Pen names, of course, are not uncommon. Stan Lee (born Stanley Martin Lieber) to Mark Twain (Samuel Clemens) and George Orwell (Eric Arthur Blair) all wrote under pen names, though for different reasons than I do, I’m sure.

Here’s a little insight into my reasoning:

         For the vast majority of people who read my writing, there is no functional difference between knowing me as “Todd” or as “Nor’west.” Whether you know my name or not, you don’t actually know me. Knowing me only comes through relationship, not through names. Get to know me, and then you'll know me, regardless of the name you know me under.

         Some people want to say, “But that doesn’t tell me anything about you!” Those people aren’t paying attention: knowing my name doesn't tell you anything about me either. On the other hand, a fair bit of my calling is to build up the prophetic gifts in the Pacific Northwest region of the US, the area that geologists and sociologists call Cascadia; that’s where the name comes from. Facebook wouldn’t take “Northwest” as a first name, so we go with “Nor’west,” a nautical term that means the same thing. That certainly says more about who I am than “Bill Smith” ever would.

(By the way: Note that my name is NOT “Nor’west Prophet.” I’m not naming myself a prophet. Too many people give themselves titles and offices; don’t count me among them, please.)

         I’ve run into a fair number of people who want to know my name simply to exercise some sort of power over me, whether imagined or real. I’ve walked this walk long enough to know that the enemy of our soul is real, and has real followers.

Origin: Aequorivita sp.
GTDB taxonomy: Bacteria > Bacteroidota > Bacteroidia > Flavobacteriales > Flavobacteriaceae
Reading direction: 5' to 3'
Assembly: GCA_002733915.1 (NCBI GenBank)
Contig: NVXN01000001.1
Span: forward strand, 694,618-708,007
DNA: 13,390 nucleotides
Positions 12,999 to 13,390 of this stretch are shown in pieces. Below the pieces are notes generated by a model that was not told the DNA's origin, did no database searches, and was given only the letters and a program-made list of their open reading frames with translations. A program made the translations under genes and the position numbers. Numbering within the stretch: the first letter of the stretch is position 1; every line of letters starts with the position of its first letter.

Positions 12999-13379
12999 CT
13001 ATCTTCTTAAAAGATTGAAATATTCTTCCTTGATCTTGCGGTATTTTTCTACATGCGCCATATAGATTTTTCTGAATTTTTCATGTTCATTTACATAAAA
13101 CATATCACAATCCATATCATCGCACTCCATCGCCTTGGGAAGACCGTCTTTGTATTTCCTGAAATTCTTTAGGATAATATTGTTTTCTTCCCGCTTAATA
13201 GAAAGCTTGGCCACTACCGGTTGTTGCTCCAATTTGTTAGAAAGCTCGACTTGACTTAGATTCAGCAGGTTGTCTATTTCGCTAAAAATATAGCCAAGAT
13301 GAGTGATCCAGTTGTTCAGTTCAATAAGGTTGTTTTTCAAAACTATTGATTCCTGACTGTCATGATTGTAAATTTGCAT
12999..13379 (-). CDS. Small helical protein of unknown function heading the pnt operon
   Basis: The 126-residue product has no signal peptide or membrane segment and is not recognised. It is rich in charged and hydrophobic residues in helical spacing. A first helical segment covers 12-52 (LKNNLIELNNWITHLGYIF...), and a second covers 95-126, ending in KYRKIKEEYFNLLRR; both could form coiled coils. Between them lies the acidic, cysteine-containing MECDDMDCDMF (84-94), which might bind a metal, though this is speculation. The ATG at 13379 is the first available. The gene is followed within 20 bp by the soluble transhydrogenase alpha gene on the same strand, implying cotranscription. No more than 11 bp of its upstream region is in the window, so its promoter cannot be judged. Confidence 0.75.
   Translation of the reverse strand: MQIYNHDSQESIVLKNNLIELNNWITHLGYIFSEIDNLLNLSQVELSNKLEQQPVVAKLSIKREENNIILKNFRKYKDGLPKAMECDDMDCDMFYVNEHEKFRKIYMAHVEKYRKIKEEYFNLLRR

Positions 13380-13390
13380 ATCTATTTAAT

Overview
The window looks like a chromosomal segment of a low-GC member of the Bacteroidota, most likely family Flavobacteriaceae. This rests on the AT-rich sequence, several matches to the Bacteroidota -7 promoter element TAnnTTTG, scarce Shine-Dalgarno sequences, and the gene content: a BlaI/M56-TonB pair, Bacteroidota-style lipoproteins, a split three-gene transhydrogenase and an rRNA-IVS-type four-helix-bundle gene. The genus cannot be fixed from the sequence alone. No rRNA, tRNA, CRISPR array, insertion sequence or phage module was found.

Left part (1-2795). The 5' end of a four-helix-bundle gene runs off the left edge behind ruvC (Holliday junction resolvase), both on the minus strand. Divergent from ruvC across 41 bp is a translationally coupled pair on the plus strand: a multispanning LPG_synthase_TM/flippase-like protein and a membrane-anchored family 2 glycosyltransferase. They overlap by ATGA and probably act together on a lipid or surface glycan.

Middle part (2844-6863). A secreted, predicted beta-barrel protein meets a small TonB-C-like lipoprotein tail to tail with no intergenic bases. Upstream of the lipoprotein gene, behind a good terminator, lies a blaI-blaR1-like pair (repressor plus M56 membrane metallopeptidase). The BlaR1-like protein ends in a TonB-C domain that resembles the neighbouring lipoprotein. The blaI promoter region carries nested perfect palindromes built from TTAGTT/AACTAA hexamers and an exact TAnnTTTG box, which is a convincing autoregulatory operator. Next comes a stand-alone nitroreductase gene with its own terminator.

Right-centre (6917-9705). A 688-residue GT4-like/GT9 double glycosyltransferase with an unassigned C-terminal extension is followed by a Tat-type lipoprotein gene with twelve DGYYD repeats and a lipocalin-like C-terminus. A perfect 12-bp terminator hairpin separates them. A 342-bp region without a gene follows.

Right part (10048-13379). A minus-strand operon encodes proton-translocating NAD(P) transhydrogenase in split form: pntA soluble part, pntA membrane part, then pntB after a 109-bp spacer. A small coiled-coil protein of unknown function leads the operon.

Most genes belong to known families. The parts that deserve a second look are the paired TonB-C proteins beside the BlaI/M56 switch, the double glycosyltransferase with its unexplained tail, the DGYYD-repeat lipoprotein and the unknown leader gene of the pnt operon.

I’m not, as some have feared, trying to accomplish some nefarious purpose with this pseudonym. If that were my goal, I’d need to do something nefarious, and no thank you. I can’t think of anything nefarious that sounds interesting. Besides, I don’t like doing things I’d need to repent of later.

         More important to me, I’ve watched many believers work for the Lord, but build up their own name. I’ve met so many “ministers,” who are quick with their business card, announcing that they’re the founder and apostolic leader of “Fredrick J. Fuffenfuffer Intergalactic Glory Network” or some such foolishness. It is my opinion that there’s only one Name that needs to be magnified, and let's agree, it isn’t mine.

         Perhaps you’ve heard the stories about the children of Christian leaders? They’re called “PK’s” (Preacher’s Kids) or MK’s (Missionary’s Kids). One of my best friends growing up was a PK, and I watched as he lived up to (down to?) the nasty reputation surrounding the title. There is a stupid amount of social pressure placed on the children of known church leaders. I determined not to do that to my treasured children. Frankly, I think it’s sad how many amazing kids are sacrificed on the altar of a parent’s ministry or career or public image. My children are in full agreement with my anonymity and the reasons for it.